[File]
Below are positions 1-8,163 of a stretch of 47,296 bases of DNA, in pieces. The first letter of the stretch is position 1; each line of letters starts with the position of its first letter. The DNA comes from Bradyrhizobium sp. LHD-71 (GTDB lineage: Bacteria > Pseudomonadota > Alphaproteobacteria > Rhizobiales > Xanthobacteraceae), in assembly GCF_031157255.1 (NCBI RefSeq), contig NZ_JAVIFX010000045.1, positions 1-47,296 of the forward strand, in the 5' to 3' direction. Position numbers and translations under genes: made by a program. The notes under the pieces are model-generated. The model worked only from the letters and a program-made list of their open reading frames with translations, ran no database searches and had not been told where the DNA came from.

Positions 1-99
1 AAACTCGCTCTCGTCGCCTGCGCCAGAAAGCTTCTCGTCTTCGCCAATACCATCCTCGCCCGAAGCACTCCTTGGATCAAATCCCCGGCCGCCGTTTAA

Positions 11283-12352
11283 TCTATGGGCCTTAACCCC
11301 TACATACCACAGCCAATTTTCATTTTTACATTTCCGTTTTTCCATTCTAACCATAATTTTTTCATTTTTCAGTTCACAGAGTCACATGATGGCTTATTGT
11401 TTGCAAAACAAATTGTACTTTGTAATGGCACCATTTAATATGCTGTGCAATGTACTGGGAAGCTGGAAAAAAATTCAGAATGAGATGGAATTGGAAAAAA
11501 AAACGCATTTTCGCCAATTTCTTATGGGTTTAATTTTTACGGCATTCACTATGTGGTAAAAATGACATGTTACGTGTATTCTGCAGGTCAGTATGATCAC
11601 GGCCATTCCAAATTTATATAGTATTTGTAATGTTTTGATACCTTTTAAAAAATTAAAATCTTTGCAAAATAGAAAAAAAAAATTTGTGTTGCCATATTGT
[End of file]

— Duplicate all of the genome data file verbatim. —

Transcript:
Below are positions 1-8,163 of a stretch of 47,296 bases of DNA, in pieces. The first letter of the stretch is position 1; each line of letters starts with the position of its first letter. The DNA comes from Bradyrhizobium sp. LHD-71 (GTDB lineage: Bacteria > Pseudomonadota > Alphaproteobacteria > Rhizobiales > Xanthobacteraceae), in assembly GCF_031157255.1 (NCBI RefSeq), contig NZ_JAVIFX010000045.1, positions 1-47,296 of the forward strand, in the 5' to 3' direction. Position numbers and translations under genes: made by a program. The notes under the pieces are model-generated. The model worked only from the letters and a program-made list of their open reading frames with translations, ran no database searches and had not been told where the DNA came from.

Positions 1-99
1 AAACTCGCTCTCGTCGCCTGCGCCAGAAAGCTTCTCGTCTTCGCCAATACCATCCTCGCCCGAAGCACTCCTTGGATCAAATCCCCGGCCGCCGTTTAA

Positions 11283-12352
11283 TCTATGGGCCTTAACCCC
11301 TACATACCACAGCCAATTTTCATTTTTACATTTCCGTTTTTCCATTCTAACCATAATTTTTTCATTTTTCAGTTCACAGAGTCACATGATGGCTTATTGT
11401 TTGCAAAACAAATTGTACTTTGTAATGGCACCATTTAATATGCTGTGCAATGTACTGGGAAGCTGGAAAAAAATTCAGAATGAGATGGAATTGGAAAAAA
11501 AAACGCATTTTCGCCAATTTCTTATGGGTTTAATTTTTACGGCATTCACTATGTGGTAAAAATGACATGTTACGTGTATTCTGCAGGTCAGTATGATCAC
11601 GGCCATTCCAAATTTATATAGTATTTGTAATGTTTTGATACCTTTTAAAAAATTAAAATCTTTGCAAAATAGAAAAAAAAAATTTGTGTTGCCATATTGT